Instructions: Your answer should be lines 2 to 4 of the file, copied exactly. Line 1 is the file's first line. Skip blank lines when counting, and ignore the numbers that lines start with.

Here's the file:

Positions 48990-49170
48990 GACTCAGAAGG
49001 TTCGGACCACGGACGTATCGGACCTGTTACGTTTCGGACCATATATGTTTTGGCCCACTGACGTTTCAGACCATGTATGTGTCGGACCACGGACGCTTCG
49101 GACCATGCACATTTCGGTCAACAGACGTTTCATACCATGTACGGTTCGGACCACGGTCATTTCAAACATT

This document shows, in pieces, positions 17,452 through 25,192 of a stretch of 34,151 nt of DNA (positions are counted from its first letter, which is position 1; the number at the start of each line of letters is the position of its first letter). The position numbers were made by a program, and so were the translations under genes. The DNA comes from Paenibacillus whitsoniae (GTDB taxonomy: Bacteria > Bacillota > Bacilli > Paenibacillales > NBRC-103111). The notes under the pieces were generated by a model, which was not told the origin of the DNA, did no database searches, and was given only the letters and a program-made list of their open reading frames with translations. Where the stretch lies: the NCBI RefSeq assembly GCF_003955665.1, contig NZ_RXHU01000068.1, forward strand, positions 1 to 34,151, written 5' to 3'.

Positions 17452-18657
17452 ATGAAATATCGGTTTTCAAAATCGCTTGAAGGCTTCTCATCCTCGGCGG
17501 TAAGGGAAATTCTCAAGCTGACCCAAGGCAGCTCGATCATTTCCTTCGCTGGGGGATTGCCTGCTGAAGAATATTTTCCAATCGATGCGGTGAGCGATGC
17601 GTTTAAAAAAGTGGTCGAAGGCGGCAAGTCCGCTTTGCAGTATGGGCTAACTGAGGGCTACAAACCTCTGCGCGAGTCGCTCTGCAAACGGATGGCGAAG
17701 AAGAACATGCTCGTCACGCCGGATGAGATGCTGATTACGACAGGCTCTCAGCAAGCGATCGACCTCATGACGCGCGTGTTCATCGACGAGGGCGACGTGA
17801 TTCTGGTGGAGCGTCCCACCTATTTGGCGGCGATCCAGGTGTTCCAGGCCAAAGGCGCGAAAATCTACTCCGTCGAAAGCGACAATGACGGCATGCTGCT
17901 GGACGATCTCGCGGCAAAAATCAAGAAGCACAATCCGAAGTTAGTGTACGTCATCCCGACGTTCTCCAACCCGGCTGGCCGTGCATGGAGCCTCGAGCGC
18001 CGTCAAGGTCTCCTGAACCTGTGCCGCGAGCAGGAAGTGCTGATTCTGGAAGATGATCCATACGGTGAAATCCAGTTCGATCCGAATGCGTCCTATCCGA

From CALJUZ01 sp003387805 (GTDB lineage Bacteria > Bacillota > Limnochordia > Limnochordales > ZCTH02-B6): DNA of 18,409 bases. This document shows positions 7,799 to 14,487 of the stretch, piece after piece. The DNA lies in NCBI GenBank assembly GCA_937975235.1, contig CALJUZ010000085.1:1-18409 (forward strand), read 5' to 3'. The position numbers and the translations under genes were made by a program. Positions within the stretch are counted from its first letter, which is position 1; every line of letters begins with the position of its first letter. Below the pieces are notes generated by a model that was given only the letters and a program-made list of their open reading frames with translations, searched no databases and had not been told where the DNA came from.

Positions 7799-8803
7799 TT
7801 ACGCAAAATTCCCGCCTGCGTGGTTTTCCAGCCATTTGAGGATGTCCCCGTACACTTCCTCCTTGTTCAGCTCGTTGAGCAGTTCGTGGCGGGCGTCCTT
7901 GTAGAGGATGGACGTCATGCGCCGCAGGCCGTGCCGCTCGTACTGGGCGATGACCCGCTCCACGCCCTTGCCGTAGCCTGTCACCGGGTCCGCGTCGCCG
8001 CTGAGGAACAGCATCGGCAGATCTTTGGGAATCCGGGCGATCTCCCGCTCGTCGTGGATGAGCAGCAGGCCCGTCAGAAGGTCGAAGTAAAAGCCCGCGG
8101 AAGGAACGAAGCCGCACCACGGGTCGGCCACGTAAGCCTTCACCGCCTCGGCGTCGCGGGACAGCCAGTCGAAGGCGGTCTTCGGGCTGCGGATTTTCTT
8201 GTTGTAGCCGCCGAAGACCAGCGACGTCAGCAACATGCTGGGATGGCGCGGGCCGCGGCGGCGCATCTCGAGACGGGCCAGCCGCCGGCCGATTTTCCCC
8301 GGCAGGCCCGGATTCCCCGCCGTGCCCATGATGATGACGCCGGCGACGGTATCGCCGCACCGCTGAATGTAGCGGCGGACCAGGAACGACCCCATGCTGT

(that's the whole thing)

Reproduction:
48990 GACTCAGAAGG
49001 TTCGGACCACGGACGTATCGGACCTGTTACGTTTCGGACCATATATGTTTTGGCCCACTGACGTTTCAGACCATGTATGTGTCGGACCACGGACGCTTCG
49101 GACCATGCACATTTCGGTCAACAGACGTTTCATACCATGTACGGTTCGGACCACGGTCATTTCAAACATT